>> As the sauce thickens, you can gradually increase the rate at which you add butter.
>> Season as per taste and check consistency
>> A finished hollandaise sauce will have a smooth and set texture. If it’s too thick, adjust the consistency by adding a few drops of warm water.
>> Place the asparagus in the centre and pour the sauce on top. Garnish with black truffle slices and serve

>> To use white asparagus, you must first peel its outer skin. Make a small cut in the spear, about half an inch from the bottom and use a sharp knife to take off the outer peel
>> Asparagus gets its white colour from etiolation, which is the deprivation of light. They are not as healthy as the green ones, so restrict their usage to salads
>> White asparagus takes more time to cook

Rambutan Cheesecake

5 rambutans
200g hung curd
3g gelatine
50ml cream
10g butter
15g biscuit crumbs
10g caster sugar

Rambutan Cheesecake by Chef Anuj Agarwal from Canvas, Palladium, Lower Parel. Pic/Suresh KK

>> Puree four rambutans and keep aside
>> In a bowl, mix curd, fruit puree and sugar
>>  Add gelatine and let it rest
>> In another bowl, mix biscuit crumbs and butter together to form the base of the cheesecake
>> Press these crumbs evenly in a cake tin
>> Pour the curd mixture on top and let it set in the freezer for 3-4 hours
>> Once the cake appears set, remove from the tin and garnish with chopped pieces of rambutan and a sprig of mint. Serve cold

>> Even though rambutan looks like the litchee fruit, its taste is acidic and similar to grape. Therefore always balance out the flavour with extra sugar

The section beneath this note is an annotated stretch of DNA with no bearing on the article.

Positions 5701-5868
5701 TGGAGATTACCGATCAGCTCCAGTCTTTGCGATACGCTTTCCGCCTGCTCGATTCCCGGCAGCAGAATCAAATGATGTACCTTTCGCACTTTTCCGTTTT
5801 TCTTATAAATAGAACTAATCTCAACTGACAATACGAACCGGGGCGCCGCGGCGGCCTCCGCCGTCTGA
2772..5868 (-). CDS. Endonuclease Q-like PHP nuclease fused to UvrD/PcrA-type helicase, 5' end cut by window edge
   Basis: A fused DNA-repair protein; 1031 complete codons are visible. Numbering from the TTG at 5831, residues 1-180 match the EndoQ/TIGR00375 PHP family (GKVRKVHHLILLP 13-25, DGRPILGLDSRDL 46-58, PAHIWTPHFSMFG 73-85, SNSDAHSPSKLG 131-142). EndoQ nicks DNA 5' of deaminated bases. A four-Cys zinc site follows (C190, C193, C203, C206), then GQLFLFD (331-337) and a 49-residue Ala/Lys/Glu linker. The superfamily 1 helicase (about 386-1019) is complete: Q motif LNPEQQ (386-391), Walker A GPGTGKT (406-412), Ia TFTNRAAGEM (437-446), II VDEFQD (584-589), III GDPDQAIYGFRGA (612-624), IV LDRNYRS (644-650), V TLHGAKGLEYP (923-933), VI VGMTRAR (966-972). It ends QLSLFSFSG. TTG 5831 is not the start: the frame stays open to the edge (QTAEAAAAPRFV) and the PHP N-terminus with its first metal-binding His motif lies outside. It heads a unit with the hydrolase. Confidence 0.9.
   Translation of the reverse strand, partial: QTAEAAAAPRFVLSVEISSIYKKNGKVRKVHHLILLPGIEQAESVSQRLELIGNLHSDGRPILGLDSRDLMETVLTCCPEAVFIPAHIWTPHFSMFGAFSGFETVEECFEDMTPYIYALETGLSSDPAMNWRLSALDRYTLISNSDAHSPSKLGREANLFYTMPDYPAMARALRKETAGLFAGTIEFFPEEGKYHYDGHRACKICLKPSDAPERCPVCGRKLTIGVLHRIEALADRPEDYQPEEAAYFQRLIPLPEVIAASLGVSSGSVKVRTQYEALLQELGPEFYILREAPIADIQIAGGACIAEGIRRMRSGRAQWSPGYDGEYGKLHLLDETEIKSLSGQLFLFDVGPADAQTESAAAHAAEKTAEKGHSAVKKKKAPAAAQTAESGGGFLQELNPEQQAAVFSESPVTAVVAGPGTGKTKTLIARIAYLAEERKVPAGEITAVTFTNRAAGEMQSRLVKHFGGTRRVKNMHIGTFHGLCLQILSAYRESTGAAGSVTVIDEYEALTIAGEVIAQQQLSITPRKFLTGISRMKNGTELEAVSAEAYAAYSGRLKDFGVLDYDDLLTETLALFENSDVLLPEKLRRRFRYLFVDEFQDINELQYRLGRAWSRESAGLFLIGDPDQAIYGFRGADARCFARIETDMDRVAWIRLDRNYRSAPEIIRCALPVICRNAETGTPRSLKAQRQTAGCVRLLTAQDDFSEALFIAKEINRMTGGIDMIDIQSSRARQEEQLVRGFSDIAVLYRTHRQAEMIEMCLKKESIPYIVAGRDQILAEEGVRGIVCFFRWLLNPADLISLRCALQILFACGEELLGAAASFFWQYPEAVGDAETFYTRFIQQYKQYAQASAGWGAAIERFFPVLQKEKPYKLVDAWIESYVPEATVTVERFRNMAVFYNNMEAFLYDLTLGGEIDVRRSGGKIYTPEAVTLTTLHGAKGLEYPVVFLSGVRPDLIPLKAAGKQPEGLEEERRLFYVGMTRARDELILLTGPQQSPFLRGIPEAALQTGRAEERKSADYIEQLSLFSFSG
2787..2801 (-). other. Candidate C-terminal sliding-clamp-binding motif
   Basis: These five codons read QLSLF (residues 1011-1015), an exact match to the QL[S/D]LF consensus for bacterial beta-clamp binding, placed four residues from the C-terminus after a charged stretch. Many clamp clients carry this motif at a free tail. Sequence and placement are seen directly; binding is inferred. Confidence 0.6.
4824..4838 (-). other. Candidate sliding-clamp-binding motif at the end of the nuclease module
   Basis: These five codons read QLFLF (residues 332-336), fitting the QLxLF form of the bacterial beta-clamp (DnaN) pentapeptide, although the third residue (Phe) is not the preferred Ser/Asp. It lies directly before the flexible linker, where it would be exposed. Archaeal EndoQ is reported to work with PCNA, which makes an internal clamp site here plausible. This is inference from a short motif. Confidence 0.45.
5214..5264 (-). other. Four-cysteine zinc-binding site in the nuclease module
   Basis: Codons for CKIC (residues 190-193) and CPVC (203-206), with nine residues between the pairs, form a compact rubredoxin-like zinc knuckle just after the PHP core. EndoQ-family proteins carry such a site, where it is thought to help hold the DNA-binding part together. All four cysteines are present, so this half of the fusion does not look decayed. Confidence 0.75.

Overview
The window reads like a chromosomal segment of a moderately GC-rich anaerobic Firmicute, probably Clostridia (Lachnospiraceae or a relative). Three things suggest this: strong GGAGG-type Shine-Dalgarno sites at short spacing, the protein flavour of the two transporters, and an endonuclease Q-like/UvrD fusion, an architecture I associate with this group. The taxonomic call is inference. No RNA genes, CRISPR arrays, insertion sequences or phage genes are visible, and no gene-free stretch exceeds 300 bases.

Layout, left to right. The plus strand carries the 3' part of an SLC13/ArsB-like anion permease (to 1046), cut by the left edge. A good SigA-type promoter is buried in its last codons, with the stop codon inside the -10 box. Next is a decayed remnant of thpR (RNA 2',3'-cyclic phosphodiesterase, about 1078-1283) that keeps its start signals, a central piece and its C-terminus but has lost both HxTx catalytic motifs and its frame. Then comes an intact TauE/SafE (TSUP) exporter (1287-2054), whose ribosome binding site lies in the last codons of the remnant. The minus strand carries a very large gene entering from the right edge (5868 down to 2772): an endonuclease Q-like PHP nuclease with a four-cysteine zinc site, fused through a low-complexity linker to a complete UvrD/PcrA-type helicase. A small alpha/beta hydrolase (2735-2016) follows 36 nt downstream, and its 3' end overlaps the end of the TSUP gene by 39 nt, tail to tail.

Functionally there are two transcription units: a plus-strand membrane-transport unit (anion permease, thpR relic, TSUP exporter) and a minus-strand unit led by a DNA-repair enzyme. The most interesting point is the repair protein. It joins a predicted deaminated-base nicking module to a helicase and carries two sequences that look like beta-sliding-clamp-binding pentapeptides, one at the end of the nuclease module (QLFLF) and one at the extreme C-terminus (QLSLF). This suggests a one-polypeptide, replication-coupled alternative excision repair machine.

>> When stored, allow rambutan to cool to room temperature before using it to cook

Romanesco broccoli with chickpeas and olives

200g Romanesco broccoli, chopped
100g cauliflower florets, chopped
5 green olives, sliced
8-10 garlic cloves, chopped
½ cup chickpeas, boiled with one bay leaf
2-3 tbsp olive oil
Crushed red pepper
Cilantro and parsley
Salt to taste

Romensco Broccoli salad by Chef Anuj Agarwal from Canvas, Palladium, Lower Parel. PIC/ Suresh KK

>> Preheat the oven at 220 degree Celsius.
>> In an ovenproof dish, place the broccoli and cauliflower florets. Top it with olives, pepper, salt and chickpeas
>> Drizzle the mixture with olive oil
>> Bake it for 20-25 minutes
>> Garnish with cilantro and parsley before serving

>> Since the Romanesco broccoli has smaller and more intricate florets than the regular one, wash it.
>> Trim the florets into a uniform size, to ensure that they cook evenly
>> Romanesco broccoli takes around 7 minutes to cook. Cooking further will make it lose colour.

Jackfruit Kathal Masala Biryani

1/2kg jackfruit, peeled, sliced and deep fried
¼ cup onions, sliced
2 tomatoes, chopped
2tsp ginger-garlic paste
100g paste of rice
1½ tbsp coriander powder
1tsp garam masala
½tsp turmeric powder
50g curd
Salt to taste
1tsp red chilli
8 green chillies, deseeded
2tsp lemon juice
½kg rice, half-cooked
15 coriander leaves
20g mint leaves
50g pure ghee
100g fried onion
3 pieces black cardamom
1g bay leaves
5tbsp refined oil

Jackfruit biryani by Chef Mujeeb Qureshi at Veda, Palladium, Lower Parel. Pic/Shadab Khan

>> In a pan, heat oil and add jackfruit pieces with the rice paste. Fry till mixture turns golden-brown
>> In another pan, heat oil and sauté black cardamom and bay leaves. Once cardamom begins to crackle, add the onions, ginger-garlic paste, tomato, curd, spices and sauté the mixture for seven to eight minutes
>> Add the jackfruit and add a cup of water
>> Transfer all the ingredients to a biryani handi and add green chillies, fried onion, mint leaves, coriander leaves, lemon juice and cook for two minutes
>> Sprinkle saffron and drizzle some ghee on top. Cover the handi for 10 to 15 minutes. Serve hot

>> Pick a jackfruit with a green exterior.
>> To store jackfruit for a longer period of time, you can freeze it or keep it soaked in sugar syrup (containing equal amounts of water and diluted sugar)
>> After using the flesh, you can use its seeds by roasting, boiling or baking them until tender
>> Always coat the knife and your hands with vegetable oil before touching jackfruit. Raw jackfruit leaves a gummy residue
>> Soaking jackfruit in cold water for 30 minutes before use will give it a good texture 

Go to top